NEWARK, N.J. (AP) — Grammy-winning singer Lauryn Hill stood in federal court Monday and compared her experience in the music business to the slavery her ancestors endured before a judge sentenced her to three months in prison for failing to pay about $1 million in taxes over the past decade.
"I am a child of former slaves who had a system imposed on them," Hill said before U.S. Magistrate Madeline Cox Arleo. "I had an economic system imposed on me."
Hill, who started singing with the Fugees as a teenager in the 1990s before releasing her multiplatinum 1998 album "The Miseducation of Lauryn Hill," pleaded guilty last year to failing to pay taxes on more than $1.8 million earned from 2005 to 2007. Monday's sentencing also took into account unpaid state and federal taxes in 2008 and 2009 that brought the total earnings to about $2.3 million.
Despite having paid more than $900,000 in the past several days, Hill still owes interest and penalties, the U.S. attorney's office said.
In a forceful but controlled statement to the judge punctuated by occasional raps with her first on the podium, Hill described how she failed to pay taxes during a period when she'd dropped out of the music business to protect herself and her children, who now number six.
She said the treatment she received while she was in the entertainment business led to her decision to leave it.
"There were veiled threats, there was blacklisting," she said, without giving specifics. "I was told, 'That's how it goes, it comes with the territory.' I came to be perceived as a cash cow and not a person. When people capitalize on a persona, they forget there is a person in there."
In addition to serving three months in prison, Hill must pay a $60,000 fine. After she is released from prison, she will be under parole supervision for a year, the first three months of which will be spent under home confinement.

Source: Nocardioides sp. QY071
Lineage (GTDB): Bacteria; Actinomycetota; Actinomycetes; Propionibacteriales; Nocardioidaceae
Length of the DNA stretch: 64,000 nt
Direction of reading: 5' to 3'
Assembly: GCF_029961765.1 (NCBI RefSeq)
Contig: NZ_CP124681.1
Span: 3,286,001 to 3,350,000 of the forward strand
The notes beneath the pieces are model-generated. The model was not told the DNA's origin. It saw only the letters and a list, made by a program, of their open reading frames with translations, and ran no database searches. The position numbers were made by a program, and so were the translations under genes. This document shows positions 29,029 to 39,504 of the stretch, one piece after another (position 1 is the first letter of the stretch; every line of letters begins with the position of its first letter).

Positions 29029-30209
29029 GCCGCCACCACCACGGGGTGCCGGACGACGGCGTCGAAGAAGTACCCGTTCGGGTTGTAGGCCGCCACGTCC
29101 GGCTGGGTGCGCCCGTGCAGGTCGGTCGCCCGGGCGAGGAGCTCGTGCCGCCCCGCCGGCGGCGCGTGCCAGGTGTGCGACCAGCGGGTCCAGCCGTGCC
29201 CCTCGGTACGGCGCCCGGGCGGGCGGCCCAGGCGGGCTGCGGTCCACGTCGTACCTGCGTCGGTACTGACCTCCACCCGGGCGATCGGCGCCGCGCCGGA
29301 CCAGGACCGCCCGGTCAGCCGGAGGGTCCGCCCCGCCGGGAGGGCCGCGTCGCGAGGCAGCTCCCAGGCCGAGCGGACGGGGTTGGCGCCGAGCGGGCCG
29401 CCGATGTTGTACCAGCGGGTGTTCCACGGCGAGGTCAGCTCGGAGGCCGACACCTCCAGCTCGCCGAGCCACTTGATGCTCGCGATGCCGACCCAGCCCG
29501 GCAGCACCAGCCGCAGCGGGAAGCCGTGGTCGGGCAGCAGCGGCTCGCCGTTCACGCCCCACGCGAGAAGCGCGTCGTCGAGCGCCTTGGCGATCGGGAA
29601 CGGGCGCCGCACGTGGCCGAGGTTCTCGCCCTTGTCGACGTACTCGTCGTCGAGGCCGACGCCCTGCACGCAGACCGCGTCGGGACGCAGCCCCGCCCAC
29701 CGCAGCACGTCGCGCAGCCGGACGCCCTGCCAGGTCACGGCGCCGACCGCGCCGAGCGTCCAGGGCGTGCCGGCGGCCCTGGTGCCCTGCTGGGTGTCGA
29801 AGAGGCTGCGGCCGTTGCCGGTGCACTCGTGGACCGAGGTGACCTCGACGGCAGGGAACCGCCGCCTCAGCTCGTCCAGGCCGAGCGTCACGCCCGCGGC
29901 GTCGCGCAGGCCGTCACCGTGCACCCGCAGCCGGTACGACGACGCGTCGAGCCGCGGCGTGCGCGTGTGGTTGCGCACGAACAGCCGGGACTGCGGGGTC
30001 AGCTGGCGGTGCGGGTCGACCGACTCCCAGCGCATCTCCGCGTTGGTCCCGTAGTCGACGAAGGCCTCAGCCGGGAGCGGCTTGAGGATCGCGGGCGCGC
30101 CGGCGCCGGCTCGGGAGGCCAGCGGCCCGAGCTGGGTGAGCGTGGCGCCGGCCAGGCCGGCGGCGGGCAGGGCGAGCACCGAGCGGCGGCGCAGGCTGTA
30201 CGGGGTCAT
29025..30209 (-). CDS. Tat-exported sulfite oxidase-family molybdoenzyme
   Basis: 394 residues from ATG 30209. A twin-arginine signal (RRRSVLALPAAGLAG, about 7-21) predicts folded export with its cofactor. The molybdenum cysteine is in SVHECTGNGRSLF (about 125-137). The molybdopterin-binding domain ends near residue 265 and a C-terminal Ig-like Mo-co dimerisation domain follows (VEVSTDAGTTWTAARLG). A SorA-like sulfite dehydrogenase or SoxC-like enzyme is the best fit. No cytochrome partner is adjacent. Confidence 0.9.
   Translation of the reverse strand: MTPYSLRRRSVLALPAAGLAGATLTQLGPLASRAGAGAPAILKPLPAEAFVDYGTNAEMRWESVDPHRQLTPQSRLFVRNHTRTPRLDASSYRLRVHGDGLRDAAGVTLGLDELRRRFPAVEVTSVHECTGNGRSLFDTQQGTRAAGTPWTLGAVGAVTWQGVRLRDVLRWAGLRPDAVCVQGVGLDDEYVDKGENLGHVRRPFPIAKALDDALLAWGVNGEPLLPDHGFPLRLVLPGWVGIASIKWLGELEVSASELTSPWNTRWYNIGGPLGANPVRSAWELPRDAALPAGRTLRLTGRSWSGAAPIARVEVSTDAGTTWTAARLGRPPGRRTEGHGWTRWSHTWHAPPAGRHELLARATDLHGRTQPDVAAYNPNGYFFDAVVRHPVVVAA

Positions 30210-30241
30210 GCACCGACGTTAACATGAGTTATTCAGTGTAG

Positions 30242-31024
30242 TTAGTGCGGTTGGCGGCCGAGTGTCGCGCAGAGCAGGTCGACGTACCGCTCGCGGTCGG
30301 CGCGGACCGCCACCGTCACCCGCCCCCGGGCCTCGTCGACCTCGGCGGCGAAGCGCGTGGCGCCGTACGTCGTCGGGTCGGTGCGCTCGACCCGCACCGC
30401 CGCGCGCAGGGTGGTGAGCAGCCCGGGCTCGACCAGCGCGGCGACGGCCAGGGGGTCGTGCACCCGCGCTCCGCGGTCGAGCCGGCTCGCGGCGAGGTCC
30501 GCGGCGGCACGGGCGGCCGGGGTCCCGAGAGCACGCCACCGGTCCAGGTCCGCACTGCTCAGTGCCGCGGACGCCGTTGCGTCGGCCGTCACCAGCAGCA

The 37-year-old South Orange resident had faced a maximum sentence of one year each on three counts of failing to file taxes. Her attorney had sought probation, arguing that Hill's charitable works, her family circumstances and the fact she paid back the taxes she owed should merit consideration.
Assistant U.S. Attorney Sandra Moser acknowledged Hill's creative talent and work on behalf of impoverished children but called Hill's explanation for her actions "a parade of excuses centering around her feeling put upon" that don't exempt her from her responsibilities.
"She wasn't interested in all those years in paying what she owed," Moser told the judge.
At the time of her arrest last year, Hill wrote a criticism rejecting pop culture's "climate of hostility, false entitlement, manipulation, racial prejudice, sexism and ageism."
"Over-commercialization and its resulting restrictions and limitations can be very damaging and distorting to the inherent nature of the individual," Hill wrote. "I did not deliberately abandon my fans, nor did I deliberately abandon any responsibilities, but I did however put my safety, health and freedom and the freedom, safety and health of my family first over all other material concerns! I also embraced my right to resist a system intentionally opposing my right to whole and integral survival."
Hill is to report to prison by July 8. It's not clear where she'll serve her sentence. She didn't comment after the sentencing.
She said in a recent post online that she has signed a recording contract with Sony.
"She is looking forward to putting her case behind her and getting back to her music and creating again," attorney Nathan Hochman said.